Quick links from the past week in mind and brain news:
Prosthetics to replace amputated hands can fall into the uncanny valley reports Science News.
The New York Times covers the nascent science of female aggression.
Can gambling machines prevent addiction? asks Scientific American Mind. Answer: of course. Will they? No.
NPR has an excellent piece by neuroscientist Tania Lombroso on whether pictures of brain scans have persuasive power. Only sometimes, it turns out.
The Dream Catcher. Matter has an in-depth piece about sadly over-hippied but genuinely fascinating subject of lucid dreaming.
io9 covers the psychology experiment that led to the phrase “thinking outside the box”.
Brain scans teach us nothing of morality says philosopher of mind Thomas Nagel in a street-fighting review of Joshua Greene’ new book.
NPR reports that your chance is being murdered is heavily to who you have in your social network.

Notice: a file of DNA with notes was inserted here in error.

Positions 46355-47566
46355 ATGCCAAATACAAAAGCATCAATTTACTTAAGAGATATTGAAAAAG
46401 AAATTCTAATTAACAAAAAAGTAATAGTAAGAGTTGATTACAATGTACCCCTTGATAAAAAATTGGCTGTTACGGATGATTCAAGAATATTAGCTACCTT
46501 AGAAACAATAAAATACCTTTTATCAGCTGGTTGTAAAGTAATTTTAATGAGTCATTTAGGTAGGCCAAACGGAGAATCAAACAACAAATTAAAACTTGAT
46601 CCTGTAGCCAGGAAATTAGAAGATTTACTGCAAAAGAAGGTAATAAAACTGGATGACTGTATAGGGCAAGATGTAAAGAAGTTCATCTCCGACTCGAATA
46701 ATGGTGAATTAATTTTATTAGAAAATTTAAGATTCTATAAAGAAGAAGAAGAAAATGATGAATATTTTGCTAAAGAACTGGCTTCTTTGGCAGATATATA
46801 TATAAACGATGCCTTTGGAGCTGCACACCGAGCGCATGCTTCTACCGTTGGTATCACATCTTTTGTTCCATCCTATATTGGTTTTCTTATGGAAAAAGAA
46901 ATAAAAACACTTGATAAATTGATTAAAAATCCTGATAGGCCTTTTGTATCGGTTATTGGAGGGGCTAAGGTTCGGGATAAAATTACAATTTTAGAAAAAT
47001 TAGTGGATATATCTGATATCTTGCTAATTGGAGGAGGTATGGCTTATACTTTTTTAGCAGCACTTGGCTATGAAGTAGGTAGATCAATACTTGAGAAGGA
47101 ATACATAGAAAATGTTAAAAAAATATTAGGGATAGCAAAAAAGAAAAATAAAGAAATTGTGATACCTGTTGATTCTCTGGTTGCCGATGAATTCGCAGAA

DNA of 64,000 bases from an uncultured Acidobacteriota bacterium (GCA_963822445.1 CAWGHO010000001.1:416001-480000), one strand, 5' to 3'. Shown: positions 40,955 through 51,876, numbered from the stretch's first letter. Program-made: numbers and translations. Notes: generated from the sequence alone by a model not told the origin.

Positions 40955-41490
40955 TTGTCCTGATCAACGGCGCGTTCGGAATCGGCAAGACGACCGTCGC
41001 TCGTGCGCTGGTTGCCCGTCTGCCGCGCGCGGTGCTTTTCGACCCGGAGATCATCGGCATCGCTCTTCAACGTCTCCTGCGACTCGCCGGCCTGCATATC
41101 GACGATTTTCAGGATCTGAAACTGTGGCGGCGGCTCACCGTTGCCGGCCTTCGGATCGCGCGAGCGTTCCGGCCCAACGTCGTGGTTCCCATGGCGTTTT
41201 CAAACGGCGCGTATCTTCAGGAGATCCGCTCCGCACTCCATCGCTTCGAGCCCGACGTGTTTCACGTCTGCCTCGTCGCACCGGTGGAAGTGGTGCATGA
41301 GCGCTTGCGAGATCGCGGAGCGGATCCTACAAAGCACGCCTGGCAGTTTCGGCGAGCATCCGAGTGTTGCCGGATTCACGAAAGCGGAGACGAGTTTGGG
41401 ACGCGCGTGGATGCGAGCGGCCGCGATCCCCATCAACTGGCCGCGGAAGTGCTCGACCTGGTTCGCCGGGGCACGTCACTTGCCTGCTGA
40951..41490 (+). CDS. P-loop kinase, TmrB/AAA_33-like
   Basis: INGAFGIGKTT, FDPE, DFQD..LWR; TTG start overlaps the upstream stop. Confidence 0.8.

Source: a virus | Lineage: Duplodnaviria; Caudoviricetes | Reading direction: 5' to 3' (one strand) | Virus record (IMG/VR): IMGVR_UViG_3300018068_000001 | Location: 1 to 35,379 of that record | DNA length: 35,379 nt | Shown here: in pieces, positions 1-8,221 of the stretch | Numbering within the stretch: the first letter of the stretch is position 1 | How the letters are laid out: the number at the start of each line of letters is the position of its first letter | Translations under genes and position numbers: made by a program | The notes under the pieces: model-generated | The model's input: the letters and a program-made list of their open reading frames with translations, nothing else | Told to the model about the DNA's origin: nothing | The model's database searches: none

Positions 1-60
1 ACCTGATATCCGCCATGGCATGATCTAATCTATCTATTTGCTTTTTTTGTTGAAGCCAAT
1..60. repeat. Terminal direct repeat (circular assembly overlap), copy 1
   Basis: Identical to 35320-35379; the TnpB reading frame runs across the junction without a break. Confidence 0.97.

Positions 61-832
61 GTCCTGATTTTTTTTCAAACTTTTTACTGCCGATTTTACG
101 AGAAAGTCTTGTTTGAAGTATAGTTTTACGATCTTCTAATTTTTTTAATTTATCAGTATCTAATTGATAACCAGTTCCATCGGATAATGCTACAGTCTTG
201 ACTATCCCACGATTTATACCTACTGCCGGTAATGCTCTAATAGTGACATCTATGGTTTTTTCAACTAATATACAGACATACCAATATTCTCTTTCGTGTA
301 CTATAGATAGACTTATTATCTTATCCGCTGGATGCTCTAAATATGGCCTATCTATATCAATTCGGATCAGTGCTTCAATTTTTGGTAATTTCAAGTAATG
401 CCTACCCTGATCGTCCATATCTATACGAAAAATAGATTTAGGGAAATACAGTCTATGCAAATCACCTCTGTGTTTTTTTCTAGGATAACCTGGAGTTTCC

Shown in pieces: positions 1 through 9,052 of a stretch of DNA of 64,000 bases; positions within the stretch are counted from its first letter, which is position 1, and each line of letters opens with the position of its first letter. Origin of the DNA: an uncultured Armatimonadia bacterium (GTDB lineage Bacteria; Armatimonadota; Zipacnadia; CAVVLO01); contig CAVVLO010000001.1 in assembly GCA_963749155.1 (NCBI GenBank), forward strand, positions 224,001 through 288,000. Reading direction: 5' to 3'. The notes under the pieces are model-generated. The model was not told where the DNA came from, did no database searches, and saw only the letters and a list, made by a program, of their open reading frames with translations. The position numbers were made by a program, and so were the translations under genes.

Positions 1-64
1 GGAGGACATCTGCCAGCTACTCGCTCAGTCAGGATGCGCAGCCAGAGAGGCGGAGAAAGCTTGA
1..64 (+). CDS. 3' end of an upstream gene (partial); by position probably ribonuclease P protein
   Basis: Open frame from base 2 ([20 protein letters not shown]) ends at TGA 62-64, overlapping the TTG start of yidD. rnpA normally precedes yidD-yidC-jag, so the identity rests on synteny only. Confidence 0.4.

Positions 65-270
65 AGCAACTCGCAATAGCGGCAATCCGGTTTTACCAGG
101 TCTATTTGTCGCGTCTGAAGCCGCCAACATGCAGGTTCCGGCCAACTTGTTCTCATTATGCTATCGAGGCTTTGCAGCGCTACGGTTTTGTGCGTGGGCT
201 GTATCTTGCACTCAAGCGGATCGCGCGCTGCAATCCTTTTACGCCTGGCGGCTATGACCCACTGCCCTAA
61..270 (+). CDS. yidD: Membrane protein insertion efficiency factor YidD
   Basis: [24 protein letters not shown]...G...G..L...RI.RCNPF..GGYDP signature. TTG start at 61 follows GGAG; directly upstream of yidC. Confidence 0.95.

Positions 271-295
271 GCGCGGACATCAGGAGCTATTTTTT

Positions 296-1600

Neuroscientist Kate Mills sets out a programme for understanding the interaction between networked culture and the adolescent brain in a talk from the Serpentine Gallery.
4 thoughts on “2013-11-23 Spike activity”
I’ve always associated “Thinking outside the box” with the nine dot puzzle, whose solution (unlike the experiment mentioned in the article) actually involves thinking outside the box. Wikipedia seems to agree with me.
That review by Nagel seemed very reasonable to me. I don’t think the “brain scans teach us nothing of morality” subtitle fits the content.
I was hoping a “street-fighting review” involved at least one straight-up “he’s wrong”, but I glazed over after the first five paragraphs of restating the argument of the book. I agree with quidnunc that brain scans don’t seem to have anything to do with the actual content, but that could have been forgiven if it was well-written.
“sadly over-hippied”…beautiful, and very apt